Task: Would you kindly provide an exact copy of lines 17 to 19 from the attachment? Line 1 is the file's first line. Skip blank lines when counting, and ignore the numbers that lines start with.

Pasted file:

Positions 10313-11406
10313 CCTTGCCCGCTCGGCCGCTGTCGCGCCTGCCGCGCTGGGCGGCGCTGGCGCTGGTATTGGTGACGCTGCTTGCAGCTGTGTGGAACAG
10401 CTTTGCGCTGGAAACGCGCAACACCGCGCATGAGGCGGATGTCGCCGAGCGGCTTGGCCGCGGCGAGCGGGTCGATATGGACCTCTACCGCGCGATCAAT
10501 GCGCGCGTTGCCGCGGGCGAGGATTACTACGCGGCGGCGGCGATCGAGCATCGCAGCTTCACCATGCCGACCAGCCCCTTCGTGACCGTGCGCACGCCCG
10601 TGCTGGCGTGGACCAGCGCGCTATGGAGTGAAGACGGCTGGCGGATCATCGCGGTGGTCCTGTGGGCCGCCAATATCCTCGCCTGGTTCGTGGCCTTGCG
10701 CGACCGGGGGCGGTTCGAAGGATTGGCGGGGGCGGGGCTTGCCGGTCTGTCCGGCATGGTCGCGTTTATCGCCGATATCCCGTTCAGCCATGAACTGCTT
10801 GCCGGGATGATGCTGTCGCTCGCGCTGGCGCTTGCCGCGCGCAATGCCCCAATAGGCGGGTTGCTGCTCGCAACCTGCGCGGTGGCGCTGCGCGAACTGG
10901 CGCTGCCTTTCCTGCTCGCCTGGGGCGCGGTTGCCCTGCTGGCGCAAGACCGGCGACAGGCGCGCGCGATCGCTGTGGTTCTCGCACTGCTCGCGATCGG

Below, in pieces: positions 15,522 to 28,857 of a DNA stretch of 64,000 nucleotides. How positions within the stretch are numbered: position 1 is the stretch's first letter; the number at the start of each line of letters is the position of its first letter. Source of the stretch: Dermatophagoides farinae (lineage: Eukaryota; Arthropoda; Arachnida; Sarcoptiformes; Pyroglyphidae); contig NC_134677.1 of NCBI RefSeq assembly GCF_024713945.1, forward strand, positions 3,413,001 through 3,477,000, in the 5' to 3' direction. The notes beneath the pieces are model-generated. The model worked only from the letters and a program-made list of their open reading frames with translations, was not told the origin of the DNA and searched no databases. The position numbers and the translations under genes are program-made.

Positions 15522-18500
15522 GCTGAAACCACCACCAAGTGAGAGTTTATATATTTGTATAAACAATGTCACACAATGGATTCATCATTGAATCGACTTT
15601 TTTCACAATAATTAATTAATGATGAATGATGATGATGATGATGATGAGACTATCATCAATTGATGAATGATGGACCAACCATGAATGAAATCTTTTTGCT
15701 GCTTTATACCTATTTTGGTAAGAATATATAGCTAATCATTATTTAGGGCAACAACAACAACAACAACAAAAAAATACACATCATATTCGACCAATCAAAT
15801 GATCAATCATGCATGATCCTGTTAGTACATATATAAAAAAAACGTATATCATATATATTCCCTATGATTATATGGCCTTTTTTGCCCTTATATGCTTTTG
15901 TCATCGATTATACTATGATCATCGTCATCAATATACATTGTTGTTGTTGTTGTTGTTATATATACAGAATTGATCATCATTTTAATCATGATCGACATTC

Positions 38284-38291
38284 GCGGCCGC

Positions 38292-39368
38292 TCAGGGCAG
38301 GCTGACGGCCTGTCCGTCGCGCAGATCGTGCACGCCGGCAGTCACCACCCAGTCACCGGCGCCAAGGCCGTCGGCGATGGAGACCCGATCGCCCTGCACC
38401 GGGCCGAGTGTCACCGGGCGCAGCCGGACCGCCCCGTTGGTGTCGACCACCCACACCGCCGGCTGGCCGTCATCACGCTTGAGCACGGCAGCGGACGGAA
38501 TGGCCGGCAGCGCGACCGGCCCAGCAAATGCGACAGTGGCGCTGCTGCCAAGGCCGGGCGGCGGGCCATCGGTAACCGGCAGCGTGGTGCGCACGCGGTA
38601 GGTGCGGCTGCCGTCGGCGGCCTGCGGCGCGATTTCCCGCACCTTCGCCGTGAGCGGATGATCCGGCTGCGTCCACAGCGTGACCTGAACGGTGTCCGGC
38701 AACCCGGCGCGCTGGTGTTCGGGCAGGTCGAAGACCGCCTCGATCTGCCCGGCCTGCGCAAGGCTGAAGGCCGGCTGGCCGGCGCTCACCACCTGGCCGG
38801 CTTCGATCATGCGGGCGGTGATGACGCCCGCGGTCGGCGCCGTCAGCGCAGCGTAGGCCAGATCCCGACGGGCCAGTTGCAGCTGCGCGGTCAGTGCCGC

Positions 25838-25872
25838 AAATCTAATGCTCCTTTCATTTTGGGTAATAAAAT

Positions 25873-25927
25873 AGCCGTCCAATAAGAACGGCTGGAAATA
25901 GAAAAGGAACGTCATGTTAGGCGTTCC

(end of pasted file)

38284 GCGGCCGC

Positions 38292-39368
38292 TCAGGGCAG